“And they began to be sorrowful, and to say to Him one by one, ‘Is it I?'”
– Mark 14:19
For the Christ-follower, Jesus’ words speak to the conscience and very often cause one to ask, “is it I?” A clear conscience before the Lord is “acutely sensitive to the approach of evil.” It is kept clear through obedience to the Lord and adherence to His holy scriptures. Therefore the heart, or conscience, is kept pure before the Lord.
A clear conscience gives us confidence before God, but it can also condemn us (1 John 3:21). Our conscience can become insensitive and dull. This often happens when our hearts are seared by repeated sin (1 Timothy 4:2). Our consciences then begin to lose their education to judge scripturally, and God’s voice in the soul becomes faint. The question of “Is it I?” becomes something you rarely pay attention to any longer. Conscience then has become conditioned to regard evil as good with no protest.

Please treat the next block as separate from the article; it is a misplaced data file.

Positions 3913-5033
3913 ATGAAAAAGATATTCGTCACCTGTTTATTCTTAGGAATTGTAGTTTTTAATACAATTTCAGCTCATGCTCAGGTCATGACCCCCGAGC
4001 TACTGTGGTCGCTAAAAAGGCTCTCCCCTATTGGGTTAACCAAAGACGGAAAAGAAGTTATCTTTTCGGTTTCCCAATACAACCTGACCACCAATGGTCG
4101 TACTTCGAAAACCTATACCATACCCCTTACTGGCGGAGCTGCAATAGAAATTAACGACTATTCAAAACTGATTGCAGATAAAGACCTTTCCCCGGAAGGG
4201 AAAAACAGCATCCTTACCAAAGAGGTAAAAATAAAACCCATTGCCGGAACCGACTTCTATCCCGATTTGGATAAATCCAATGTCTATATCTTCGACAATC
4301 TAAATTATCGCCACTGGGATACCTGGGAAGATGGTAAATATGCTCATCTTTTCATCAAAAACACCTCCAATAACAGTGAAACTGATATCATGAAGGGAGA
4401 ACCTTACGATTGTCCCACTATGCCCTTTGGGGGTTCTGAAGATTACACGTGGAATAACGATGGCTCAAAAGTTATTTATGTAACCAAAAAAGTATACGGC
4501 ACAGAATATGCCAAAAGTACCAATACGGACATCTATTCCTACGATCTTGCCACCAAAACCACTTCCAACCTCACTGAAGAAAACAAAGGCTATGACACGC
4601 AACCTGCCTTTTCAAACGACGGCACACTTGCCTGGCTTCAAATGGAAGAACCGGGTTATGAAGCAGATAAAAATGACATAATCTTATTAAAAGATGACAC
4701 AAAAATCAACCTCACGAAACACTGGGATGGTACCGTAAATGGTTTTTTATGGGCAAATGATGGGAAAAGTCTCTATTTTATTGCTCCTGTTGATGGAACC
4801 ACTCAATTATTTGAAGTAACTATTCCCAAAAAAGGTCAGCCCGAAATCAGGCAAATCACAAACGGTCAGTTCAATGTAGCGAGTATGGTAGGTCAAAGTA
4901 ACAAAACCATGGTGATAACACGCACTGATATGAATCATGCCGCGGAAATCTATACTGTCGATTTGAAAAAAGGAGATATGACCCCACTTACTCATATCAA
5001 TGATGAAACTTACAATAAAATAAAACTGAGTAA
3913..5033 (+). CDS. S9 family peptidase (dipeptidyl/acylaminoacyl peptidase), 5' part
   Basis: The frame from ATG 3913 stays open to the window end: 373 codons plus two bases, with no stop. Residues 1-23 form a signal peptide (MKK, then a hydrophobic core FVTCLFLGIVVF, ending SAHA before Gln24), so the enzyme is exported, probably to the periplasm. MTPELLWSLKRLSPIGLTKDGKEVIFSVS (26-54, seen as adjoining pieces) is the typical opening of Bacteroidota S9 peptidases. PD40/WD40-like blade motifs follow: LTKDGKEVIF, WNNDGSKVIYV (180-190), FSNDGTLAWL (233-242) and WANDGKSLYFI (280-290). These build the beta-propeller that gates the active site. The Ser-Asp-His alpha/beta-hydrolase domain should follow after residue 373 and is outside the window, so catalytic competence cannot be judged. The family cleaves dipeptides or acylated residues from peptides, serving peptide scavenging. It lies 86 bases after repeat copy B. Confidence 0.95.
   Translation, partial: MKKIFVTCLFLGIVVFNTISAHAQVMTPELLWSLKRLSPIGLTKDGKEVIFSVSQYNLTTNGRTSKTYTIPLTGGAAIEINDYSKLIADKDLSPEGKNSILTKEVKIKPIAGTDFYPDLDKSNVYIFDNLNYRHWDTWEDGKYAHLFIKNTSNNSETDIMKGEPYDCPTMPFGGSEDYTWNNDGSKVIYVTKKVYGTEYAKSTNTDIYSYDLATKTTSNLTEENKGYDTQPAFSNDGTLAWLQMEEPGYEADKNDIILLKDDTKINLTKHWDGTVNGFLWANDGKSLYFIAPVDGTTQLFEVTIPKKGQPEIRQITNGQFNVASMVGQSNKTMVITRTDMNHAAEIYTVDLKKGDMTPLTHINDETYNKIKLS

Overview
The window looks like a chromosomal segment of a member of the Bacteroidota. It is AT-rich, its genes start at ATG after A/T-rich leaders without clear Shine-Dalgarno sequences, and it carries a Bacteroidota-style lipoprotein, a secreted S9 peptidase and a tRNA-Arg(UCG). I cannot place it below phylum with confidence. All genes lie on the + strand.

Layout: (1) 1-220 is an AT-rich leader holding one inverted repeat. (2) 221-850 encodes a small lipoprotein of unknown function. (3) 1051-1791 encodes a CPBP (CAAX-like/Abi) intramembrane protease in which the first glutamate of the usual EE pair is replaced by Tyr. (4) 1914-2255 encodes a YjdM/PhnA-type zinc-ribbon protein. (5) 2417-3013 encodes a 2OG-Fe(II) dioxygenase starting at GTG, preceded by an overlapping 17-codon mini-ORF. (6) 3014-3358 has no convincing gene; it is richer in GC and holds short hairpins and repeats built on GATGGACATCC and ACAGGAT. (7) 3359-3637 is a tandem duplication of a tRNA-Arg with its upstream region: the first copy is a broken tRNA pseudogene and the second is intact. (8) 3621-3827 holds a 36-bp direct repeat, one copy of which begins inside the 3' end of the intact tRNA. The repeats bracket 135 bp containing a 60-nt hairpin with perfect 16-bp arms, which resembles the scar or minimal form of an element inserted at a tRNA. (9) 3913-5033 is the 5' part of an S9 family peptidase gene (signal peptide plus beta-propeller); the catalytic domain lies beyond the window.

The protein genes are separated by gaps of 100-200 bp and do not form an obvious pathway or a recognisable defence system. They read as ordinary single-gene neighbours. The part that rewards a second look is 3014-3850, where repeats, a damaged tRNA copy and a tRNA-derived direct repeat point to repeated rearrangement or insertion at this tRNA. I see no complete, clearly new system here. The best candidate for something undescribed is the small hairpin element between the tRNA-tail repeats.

The book of Judges outlines for us some evil times on earth. It was a time when “everyone did what was right in his own eyes” (Judges 17:6). As we observe our world today, what do we perceive? Can the argument be made that we are again living in the same state as in the book of Judges? Maybe our consciences are seared by sin, and we have lost the ability to become sorrowful and ask Jesus the question, “Is it I?”
“Conscience, as distinct from our other powers of mind, is unique; it feels like a person detached from us, often speaking when we would like it to be silent and saying things that we would rather not hear. We can decide whether to heed conscience, but we cannot decide whether or not it will speak; our experience is that it decides that for itself. Because of its insistence on judging us by the highest standard we know, we call it God’s voice in the soul, and to that extent, so it is.”
– J.I. Packer